The goal of foster care is not adoption.  The goal of foster care is reunification between the child and their biological parents.  For this reason, foster care was never something I considered.  I have always had a heart for littles, and I love them with all of it.  As I thought about foster care, I knew I could go about it a couple of different ways.  I could love them fully and unapologitically because every child needs and deserves to feel fierce unconditional love in their home (even if it is a temporary one).  Or. I could try to love them at arms length.  I could take care of them, take them to appointments, and attempt to guard my heart and myself from heartbreak. It's embarrassing to admit that those thoughts actually crossed my mind.  To protect myself.  There's that word again.  "Myself".   It stopped me in my tracks.  Who was I even doing this for?  Whose life was I trying to improve?  Whose needs was I considering?  Which brings me to my next point...

What about MY Kids?

Adding a new person to our family would be an adjustment whether by birth or adoption.  However, with adoption, I felt confident that our children would adapt just as Lyla did when Karrick was born.  But fostering?  That seemed too traumatic.  Too hard.  Too inconsistent.  Would they pick up "bad behavior"?  Would they be overwhelmed and stressed? How would Karrick and Lyles cope with children coming and going throughout their early childhood?  This was probably the toughest hurdle in foster care for me to get over.  Our first thoughts were that we should just wait until our children were older so that they could better understand the coming and going of children they would undoubtedly grow to love, and so that they would be more grounded in their own sense of right and wrong.  
That's a valid concern, and a reasonable suggestion.  It's the only reason I still have second thoughts.  I love my kids more than anything, and I would never ever want to cause them unnecessary hurt.  But the more we thought about it, the more we saw the opportunity for countless blessings.  They will for sure gain new perspectives from the children we are given the opportunity to love.  They will definitely understand the importance of answering the call to care for orphans.  They will undoubtedly have a greater appreciation for their own blessings.  They will be given the chance to share, learn, love, and grow in ways that only come through doing hard things.  Of course we will protect them from as much heartache as we can.  But if Lyla has taught me anything as she asks to pray for her "sister" every night, it is that she is more kind and generous and compassionate than I ever could have imagined.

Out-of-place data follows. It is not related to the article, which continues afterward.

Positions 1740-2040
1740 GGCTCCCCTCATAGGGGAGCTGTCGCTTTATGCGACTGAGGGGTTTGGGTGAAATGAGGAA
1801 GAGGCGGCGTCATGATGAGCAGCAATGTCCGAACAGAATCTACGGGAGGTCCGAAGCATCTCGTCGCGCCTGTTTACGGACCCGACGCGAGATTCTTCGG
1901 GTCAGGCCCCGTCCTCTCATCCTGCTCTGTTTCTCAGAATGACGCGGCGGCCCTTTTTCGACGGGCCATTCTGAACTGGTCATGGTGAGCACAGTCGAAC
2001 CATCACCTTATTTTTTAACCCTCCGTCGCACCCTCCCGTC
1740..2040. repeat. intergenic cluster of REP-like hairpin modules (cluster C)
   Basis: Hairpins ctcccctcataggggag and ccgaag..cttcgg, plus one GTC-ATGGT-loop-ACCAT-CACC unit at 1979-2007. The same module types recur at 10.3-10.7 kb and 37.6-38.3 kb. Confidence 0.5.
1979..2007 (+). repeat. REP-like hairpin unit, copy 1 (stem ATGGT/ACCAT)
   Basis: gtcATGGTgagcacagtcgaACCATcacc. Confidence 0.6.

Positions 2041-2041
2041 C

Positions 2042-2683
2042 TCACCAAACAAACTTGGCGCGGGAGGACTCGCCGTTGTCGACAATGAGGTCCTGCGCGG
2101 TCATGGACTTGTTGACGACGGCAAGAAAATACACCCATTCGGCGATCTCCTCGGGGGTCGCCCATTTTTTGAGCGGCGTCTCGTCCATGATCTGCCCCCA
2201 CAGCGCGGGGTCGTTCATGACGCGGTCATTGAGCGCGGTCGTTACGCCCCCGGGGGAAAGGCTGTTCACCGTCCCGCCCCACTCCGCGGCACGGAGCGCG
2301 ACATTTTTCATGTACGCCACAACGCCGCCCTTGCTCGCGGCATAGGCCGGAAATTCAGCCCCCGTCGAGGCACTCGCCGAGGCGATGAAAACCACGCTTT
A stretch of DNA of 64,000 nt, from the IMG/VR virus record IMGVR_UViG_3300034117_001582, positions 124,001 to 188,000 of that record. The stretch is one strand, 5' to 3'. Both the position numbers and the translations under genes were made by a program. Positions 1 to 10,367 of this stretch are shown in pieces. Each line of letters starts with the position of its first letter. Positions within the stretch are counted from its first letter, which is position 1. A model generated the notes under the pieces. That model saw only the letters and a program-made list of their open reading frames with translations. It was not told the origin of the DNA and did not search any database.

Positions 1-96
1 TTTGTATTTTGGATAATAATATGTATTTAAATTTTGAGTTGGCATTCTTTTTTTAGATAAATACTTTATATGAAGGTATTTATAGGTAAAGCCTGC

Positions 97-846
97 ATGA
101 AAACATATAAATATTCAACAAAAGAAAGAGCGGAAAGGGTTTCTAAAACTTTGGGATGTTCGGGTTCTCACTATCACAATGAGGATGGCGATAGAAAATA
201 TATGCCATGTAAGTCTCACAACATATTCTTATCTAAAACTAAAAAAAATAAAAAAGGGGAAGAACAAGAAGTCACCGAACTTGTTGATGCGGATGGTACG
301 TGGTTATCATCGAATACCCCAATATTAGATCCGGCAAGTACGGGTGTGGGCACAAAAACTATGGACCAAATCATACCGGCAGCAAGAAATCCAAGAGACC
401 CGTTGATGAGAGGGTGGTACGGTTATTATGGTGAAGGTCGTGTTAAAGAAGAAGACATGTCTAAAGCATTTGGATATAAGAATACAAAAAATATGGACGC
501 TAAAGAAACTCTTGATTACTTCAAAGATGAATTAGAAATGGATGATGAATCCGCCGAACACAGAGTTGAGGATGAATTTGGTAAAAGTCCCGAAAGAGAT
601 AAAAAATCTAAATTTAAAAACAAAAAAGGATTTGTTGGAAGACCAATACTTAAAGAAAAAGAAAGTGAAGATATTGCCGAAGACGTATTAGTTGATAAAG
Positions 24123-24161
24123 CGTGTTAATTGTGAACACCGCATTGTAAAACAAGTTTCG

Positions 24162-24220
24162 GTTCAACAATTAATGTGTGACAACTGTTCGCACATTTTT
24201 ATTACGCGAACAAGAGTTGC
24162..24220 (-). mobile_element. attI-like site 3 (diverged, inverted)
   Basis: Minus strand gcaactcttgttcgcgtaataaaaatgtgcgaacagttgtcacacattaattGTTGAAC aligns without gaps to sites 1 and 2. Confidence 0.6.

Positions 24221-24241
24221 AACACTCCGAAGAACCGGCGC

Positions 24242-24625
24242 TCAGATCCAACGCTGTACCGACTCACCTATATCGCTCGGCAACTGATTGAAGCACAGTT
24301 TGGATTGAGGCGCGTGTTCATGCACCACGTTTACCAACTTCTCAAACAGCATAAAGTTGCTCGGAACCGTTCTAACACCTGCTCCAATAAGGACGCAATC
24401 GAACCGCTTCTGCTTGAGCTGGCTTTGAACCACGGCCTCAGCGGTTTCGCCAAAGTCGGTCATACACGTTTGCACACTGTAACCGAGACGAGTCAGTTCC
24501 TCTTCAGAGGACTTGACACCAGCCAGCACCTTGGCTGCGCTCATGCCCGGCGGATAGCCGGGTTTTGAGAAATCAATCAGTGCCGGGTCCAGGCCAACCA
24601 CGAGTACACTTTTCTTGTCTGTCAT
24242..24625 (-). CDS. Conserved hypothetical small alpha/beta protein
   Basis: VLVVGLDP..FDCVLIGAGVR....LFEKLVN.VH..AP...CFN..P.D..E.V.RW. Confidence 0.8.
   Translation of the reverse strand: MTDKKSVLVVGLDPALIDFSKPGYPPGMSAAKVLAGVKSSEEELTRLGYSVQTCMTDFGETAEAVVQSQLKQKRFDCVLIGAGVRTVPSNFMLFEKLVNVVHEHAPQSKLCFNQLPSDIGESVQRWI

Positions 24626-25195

Is Our Marriage Strong Enough?

Marriage is hard. Change is hard.  Transitions are hard.  Since Dustin and I were married 6 years ago, we have had transition after transition after transition.  It was school, and then baby, and then more school, and then a move, and then a new career, and then baby again, and we are finally settling into our life as a family of four, but sometimes we argue.  And sometimes we don't like each other.  And I don't like that.  I don't like it for him or for me and I really don't like the idea of a child suffering from trauma having to deal with any additional stress that our imperfect marriage may bring.  When deciding to foster, we laid down some ground rules.  Monthly date nights.  Weekly breaks.  Renewed effort on both of our parts.  We know we won't be perfect, but we know we will both be here.  Loving each other and loving any children we are privileged to know.

Home Studies, Visitation, and Other Inconveniences